Actually, there is something you can do. You can take the limited tort option. If you give up your right to sue for pain and suffering for minor accidents, you get lower rates. But why?
Two reasons really. The first is that choosing the limited tort option limits the potential damages. The second is that, once the damages are limited, the likelihood that someone is going to seek whatever damages are left is also limited. Jokes notwithstanding, most lawyers (and even most parties) aren't complete idiots.
If they know that the amount they can recover is small, they often decide it isn't worth their while. Not only does this limit payouts (obviously, the payout is zero if no one seeks damages), it limits the time and money that must be spent defending claims.
So what does this have to do with your life? You can't take a limited tort option for commercial risks. Or can you?
Actually, you can, you just can't do it in an insurance policy. You have to limit your commercial risks in the underlying contract.
I'm not talking about disclaiming warranties. While that sometimes works, you have to use bold print, and customers sometimes balk. Try telling your biggest customers that the goods you are selling them don't come with any warranties and see what they say.
I'm also not talking about shifting liability and asking someone else to indemnify you.Again, people balk at indemnification, and you still have to worry that whoever is indemnifying you won't step up if there is a problem, or won't have enough money to solve whatever problem arises. I'm talking about limiting your liability.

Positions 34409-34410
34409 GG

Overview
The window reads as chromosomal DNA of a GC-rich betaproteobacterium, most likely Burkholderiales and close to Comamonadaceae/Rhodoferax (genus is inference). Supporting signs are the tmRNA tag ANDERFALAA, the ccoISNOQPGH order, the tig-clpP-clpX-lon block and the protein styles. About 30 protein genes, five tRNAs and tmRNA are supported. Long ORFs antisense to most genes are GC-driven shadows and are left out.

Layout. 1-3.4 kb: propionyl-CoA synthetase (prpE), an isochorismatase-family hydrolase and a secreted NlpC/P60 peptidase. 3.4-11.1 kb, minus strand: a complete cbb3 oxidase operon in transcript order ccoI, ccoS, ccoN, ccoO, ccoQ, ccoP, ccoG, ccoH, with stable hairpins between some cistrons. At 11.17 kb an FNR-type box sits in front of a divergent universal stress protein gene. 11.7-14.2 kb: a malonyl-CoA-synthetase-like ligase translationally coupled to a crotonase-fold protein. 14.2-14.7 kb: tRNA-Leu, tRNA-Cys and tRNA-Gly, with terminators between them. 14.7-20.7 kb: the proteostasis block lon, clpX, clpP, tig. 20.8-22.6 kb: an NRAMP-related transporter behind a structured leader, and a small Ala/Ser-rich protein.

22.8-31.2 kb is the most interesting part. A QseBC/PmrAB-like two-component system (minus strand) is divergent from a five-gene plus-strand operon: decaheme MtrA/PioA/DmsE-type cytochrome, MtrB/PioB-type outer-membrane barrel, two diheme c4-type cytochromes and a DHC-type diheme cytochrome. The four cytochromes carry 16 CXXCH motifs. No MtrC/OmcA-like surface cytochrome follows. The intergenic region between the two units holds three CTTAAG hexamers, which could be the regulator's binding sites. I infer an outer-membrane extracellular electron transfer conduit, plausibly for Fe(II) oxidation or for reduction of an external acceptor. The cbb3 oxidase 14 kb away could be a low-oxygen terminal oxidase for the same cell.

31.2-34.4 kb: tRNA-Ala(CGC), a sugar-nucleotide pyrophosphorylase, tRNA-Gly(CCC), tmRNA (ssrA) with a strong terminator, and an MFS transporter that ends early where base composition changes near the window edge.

You can limit your liability in two different ways. You can limit the types of things you will be liable for. The most common limit is on lost profits or consequential damages. This can be done either by disclaiming those types of liabilities, or by limiting your liability to the repair or replacement of whatever it is you are selling.
The second is a limit on the amount of money you can be liable for, either in absolute dollars like the $250 limit on liability every alarm company puts into its monitoring contract, or in relation to the contract amount, like the clause architects use to limit their liability to the amount of the contract.
Personally, I like the second way better. You don't have to fight over what is a "direct" or a "consequential" damage. Besides, "direct" damages can still be huge. Just ask a plaintiffs' lawyer in a case in which the plaintiff was rendered a quadriplegic as a result of an accident. More importantly, nothing quantifies a risk like an explicit quantification of the risk. While you can't get away with limiting your risk to nothing (customers won't agree to it, and courts won't enforce it), courts generally uphold reasonable limits on what can be recovered.
If everyone knows that they can't make a federal case out of a claim, the odds are that they won't. Indeed, they might not make any case out of it. Not only does that save you and your insurer money, it saves you and your insurer the cost of defending claims. That drives down premiums. If you save money, we can all save money.
AARON KRAUSS is a trial lawyer at Cozen O'Connor, concentrating on commercial cases.
April 1, 2008
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